Arachnids of North Carolina
Scientific Name: Common Name: Family (Alpha):
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View Phalangiidae Members: NC Records

Opilio parietinus (Degeer, 1778) - No Common Name

No image for this species.
Order: OPILIONESSuborder: EupnoiSuperfamily: PhalangioideaFamily: Phalangiidae                                                                                 
Comments: The sole representative of this genus in North America, where it was introduced from Europe (see Cokendolpher and Holmberg, 2018)
Species Comment: The type locality is Sweden but may have originated in the Caucasus and Asia Minor (Hillyard and Sankey, 1989)
Online Description/Photos: BugGuide Google, iNaturalist, Wikipedia, GBIFTechnical Description: Hillyard and Sankey (1989)
Comments: A moderately large harvestman. The ground color is gray to brown, with the central figure on the abdomen obscure or absent (Hillyard and Sankey, 1989). A pattern of dark bars spotted with pale tubercles is present over much of the dorsal surface.
Total Length: 5.0-7.0 mm, males; 6.0-9.0 mm, females (Hillyard and Sankey, 1989)Adult ID: identifiable by photo
Structural Features: Femora of the legs are angular and along with the patellae and tibiae are provided with rows of denticles and black-tipped spines; two rows of five to eight spines are located on the top of the ocular tubercle (Hillyard and Sankey, 1989)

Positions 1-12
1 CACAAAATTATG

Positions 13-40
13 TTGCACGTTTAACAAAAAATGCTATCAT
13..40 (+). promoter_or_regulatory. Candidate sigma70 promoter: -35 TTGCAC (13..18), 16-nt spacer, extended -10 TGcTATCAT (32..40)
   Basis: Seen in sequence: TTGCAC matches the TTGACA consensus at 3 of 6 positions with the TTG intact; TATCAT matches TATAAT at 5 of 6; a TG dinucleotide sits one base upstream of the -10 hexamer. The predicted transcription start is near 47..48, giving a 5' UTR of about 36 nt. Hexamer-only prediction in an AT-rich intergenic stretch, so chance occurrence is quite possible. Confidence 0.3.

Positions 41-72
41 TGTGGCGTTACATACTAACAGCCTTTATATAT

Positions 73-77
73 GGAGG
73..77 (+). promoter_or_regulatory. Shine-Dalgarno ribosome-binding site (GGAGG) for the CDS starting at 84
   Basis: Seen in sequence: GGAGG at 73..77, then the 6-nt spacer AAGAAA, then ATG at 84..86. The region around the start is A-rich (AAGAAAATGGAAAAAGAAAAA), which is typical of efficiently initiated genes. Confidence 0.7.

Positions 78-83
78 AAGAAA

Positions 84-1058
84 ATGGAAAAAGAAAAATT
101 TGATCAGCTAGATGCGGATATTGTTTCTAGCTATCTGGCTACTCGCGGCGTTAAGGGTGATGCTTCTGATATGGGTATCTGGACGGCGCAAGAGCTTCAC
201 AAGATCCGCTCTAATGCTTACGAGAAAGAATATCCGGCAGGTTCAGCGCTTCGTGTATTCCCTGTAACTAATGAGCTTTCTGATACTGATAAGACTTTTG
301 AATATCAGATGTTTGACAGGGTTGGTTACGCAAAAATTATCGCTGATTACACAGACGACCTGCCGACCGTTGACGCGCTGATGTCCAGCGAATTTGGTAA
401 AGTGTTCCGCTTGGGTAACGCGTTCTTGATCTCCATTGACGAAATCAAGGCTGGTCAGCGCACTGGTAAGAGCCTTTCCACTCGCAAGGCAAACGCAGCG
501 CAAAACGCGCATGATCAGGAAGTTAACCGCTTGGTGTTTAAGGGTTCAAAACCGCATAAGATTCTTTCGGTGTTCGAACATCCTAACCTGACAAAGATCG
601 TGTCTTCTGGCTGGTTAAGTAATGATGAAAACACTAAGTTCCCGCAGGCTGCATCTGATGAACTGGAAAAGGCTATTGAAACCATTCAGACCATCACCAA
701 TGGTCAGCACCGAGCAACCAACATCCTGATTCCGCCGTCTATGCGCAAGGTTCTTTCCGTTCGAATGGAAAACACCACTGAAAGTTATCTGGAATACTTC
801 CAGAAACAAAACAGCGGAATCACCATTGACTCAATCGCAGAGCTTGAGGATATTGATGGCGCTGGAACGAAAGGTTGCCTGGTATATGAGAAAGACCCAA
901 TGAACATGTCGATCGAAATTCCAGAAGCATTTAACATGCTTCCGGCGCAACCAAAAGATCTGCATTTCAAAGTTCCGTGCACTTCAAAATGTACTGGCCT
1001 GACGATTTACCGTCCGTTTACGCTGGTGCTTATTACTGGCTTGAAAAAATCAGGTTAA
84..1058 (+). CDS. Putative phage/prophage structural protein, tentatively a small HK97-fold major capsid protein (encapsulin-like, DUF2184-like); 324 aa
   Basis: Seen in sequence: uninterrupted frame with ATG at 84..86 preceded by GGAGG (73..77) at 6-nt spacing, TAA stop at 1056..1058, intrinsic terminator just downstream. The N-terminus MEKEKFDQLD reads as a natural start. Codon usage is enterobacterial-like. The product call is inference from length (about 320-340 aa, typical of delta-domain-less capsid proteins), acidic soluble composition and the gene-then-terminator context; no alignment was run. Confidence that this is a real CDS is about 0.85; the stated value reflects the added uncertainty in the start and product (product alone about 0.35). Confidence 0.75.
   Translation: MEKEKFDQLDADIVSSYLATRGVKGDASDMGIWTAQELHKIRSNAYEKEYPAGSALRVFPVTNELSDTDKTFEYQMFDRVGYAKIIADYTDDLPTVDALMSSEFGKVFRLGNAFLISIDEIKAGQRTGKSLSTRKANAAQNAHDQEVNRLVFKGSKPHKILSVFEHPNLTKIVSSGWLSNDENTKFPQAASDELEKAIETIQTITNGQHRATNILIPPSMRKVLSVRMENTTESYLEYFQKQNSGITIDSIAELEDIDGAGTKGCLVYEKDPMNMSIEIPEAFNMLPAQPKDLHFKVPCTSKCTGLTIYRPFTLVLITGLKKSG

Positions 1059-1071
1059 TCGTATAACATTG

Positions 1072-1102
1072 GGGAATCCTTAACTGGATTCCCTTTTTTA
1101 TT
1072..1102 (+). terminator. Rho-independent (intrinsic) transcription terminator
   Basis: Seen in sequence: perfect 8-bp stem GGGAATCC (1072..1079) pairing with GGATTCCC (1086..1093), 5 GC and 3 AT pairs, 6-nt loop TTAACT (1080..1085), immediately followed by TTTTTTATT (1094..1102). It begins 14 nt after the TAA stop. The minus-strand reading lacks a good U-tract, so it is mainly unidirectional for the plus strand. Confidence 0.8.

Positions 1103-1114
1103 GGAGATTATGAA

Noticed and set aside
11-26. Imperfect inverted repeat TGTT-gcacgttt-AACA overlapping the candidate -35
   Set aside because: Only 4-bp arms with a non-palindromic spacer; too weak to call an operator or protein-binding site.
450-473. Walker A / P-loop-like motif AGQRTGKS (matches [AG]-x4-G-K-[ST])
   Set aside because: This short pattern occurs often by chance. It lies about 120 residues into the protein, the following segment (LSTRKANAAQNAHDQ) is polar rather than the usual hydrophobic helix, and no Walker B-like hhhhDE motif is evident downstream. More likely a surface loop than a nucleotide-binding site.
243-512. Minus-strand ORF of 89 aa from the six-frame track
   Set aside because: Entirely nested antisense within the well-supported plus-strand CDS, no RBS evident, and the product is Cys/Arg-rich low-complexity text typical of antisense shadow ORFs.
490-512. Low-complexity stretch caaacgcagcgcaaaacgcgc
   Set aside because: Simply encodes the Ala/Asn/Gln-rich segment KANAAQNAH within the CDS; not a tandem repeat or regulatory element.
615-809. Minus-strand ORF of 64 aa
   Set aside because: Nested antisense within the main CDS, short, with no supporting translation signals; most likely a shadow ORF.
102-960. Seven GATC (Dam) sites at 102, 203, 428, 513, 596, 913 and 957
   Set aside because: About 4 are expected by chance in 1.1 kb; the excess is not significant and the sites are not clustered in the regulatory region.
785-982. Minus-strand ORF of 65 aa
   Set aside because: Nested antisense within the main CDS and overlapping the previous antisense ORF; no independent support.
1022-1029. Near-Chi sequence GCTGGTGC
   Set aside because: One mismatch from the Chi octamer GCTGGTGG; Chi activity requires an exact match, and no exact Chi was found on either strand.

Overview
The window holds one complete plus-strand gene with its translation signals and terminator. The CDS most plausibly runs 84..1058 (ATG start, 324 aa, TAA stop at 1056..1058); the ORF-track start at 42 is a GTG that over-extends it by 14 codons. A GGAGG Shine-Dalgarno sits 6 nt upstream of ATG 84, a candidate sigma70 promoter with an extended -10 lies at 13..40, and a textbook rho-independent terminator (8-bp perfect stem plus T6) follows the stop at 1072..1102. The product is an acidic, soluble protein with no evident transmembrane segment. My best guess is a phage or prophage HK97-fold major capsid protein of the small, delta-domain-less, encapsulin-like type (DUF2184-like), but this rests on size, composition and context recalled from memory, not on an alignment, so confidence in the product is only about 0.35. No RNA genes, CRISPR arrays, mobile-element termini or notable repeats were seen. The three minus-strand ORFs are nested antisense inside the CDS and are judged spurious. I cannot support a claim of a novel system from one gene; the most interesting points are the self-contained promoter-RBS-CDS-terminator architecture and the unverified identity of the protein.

Distribution in North Carolina
Comments: Why this species has been found only at the summit of Mt. Mitchell in North Carolina rather than the disturbed areas around cities where it routinely occurs elsewhere is unexplained.
County Map: Clicking on a county returns the records for the species in that county.
Adult phenology:
 High Mountains (HM) ≥ 4,000 ft.
 Low Mountains (LM) < 4,000 ft.
 Piedmont (Pd)
 Coastal Plain (CP)

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Habitats and Life History
Habitats: Our one record for this species comes from the Spruce-Fir zone at the top of Mt. Mitchell. However, it is associated with a wide variety of disturbed habitats in Europe, including
Observation Methods: Hillyard and Sankey (1989) report that this species can be found on walls, fences, buildings, and tree trunks.
Abundance/Frequency: Not enough data are available to estimate either the frequency of occurrence or abundance of this species in North Carolina
Status in North Carolina
Natural Heritage Program Status:
Natural Heritage Program Ranks: [GNR] [SNA]
State Protection: Arachnids are not protected under state law, although permits are needed to collect them in State Parks and other public and private nature preserves. This species is introduced and is not in need of any conservation efforts. It seems unlikely to displace any of our native harvestmen, most of which live in mesic forests rather than open or disturbed habitats.
Comments: Exotic, originating in Asia Minor (Hillyard and Sankey, 1989). This species is found primarily in the northern states, at least in the East (in the West, it has been recorded in Texas and New Mexico -- Cokendolpher and Lee, 2003). Our sole record appears to be the farthest south it has been found in the Appalachians. We currently know of only a single state record for this species.